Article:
mandapas are essentially pillared halls, open or closed, and contain either a shrine or a raised platform over a huge tortoise either in the centre or behind. They are also notable for their pillars which are rich in sculptural work and to which are attached riders on horse or lion or y„li. The fluted type of simple pillars becomes rare and huge and monolithic ones are often seen. They have ornamental brackets forming their capitals, below each of which is a pendant. This pendant has been
in many examples elaborated into a ‘volute which terminates as an inverted lotus bud.’
The niches in the walls are not surmounted by tor„nas as in Pallava and
Chola temples but have a simple paŮjara design over them. What is more, the niches are empty, without any image in them. Their old functional character has been lost and they remain a simple ornamental design on the exterior of the wall.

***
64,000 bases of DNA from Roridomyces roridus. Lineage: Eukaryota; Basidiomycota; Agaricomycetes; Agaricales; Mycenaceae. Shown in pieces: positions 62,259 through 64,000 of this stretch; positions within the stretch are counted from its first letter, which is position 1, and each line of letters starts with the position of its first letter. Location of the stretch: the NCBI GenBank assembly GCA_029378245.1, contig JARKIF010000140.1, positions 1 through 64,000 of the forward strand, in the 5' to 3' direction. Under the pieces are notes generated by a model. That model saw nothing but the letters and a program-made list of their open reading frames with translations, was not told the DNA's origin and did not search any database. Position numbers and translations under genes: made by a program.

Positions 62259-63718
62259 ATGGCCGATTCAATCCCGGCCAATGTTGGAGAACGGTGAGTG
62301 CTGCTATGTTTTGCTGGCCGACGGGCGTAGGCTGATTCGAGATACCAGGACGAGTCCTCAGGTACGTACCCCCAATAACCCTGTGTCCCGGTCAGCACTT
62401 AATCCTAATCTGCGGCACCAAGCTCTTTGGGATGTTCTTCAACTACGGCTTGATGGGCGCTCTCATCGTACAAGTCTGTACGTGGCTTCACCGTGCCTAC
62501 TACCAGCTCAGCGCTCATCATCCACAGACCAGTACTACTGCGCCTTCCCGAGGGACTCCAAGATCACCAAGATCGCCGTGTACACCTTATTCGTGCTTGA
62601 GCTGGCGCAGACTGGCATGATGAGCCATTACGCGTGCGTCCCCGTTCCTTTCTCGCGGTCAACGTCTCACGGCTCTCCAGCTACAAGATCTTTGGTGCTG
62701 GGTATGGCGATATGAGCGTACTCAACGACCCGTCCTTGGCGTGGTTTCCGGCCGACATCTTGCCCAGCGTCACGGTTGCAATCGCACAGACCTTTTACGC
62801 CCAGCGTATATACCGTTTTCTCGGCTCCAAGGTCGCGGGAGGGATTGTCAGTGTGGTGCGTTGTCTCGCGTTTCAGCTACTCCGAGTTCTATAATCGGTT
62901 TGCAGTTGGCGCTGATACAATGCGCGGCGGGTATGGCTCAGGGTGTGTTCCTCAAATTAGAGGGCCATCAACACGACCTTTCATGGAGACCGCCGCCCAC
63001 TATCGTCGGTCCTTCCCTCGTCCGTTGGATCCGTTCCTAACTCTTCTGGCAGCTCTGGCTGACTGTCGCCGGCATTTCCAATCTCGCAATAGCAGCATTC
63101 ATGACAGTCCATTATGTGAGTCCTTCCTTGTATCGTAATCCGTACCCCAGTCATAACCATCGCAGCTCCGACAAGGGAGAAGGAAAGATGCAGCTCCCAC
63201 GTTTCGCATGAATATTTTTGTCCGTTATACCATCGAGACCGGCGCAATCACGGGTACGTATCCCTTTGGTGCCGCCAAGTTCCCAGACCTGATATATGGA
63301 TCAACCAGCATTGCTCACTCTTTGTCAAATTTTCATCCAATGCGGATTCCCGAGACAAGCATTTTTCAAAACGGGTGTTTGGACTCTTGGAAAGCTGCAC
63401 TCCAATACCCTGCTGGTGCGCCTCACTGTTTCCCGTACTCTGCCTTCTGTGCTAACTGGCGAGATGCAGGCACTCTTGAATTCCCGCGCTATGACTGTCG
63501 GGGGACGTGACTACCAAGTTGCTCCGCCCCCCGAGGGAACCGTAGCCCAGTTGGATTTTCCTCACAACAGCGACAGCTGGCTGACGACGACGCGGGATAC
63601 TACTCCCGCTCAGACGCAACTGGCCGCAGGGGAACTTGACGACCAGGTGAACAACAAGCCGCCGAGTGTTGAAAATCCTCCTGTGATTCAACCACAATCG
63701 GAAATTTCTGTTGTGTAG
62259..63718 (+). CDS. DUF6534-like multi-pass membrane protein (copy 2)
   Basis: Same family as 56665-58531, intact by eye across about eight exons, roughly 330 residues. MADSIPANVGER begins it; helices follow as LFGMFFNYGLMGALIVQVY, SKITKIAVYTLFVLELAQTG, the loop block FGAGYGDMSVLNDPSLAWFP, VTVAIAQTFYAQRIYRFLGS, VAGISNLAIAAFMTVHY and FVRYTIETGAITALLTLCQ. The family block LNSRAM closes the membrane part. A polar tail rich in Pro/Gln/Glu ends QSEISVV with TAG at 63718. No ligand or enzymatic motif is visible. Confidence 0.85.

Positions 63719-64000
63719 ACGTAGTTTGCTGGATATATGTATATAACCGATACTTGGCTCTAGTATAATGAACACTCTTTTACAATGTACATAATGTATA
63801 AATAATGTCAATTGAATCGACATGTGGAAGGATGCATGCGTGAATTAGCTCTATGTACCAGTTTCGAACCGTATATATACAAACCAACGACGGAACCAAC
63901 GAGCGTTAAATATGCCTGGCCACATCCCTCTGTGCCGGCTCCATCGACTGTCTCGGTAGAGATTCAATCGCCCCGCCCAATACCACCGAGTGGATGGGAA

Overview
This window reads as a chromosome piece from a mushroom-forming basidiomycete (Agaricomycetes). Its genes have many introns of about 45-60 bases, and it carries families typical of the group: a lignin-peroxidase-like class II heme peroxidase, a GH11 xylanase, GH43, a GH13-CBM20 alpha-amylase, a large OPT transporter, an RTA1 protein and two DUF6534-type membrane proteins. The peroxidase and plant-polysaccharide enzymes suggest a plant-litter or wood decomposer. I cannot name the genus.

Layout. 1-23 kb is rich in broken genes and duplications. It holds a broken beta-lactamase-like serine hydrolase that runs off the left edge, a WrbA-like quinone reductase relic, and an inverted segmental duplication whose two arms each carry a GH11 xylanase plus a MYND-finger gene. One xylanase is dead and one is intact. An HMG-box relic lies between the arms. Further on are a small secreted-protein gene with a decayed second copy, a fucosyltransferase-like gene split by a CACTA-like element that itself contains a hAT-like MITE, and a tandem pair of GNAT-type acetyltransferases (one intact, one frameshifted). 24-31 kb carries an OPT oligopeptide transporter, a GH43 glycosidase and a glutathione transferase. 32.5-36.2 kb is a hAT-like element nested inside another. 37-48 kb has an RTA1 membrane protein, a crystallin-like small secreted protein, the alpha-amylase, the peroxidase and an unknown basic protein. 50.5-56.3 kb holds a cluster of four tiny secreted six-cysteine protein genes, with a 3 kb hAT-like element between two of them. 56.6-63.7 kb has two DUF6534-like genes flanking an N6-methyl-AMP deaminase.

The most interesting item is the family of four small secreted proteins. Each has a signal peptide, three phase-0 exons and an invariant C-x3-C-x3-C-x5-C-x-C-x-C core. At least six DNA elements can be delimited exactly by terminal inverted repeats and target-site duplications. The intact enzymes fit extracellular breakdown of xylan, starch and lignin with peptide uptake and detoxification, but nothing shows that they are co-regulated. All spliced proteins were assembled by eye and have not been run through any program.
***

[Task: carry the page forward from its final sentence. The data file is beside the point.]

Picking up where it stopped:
The increase in the height of the gopuras and in the number of pr„karas is yet another feature. The gopuras are generally seven≠storeyed and are large and tall, especially in the
Pandya region. The most typical gopuras of this period are to be found at
Tiruvannamalai. These are rich with architectural designs like salas, karnakutas and alpanasikas rather than sculptural decoration.
The Vijayanagar mode of architecture was continued by the Nayak rulers of Madurai. In the temples renovated or rebuilt by them, as the ones at
R„mesvaram and Tirunelveli, the corbels in the pillars show at their ends a plantain-flower-like motif. The gopuras continue to be slender and tall, the typical example being the Vatapatrasayi gopura at
Srivilliputtur which is eleven-storeyed. The corridors in these temples, unlike those of earlier periods, are provided with ceilings which are at times painted.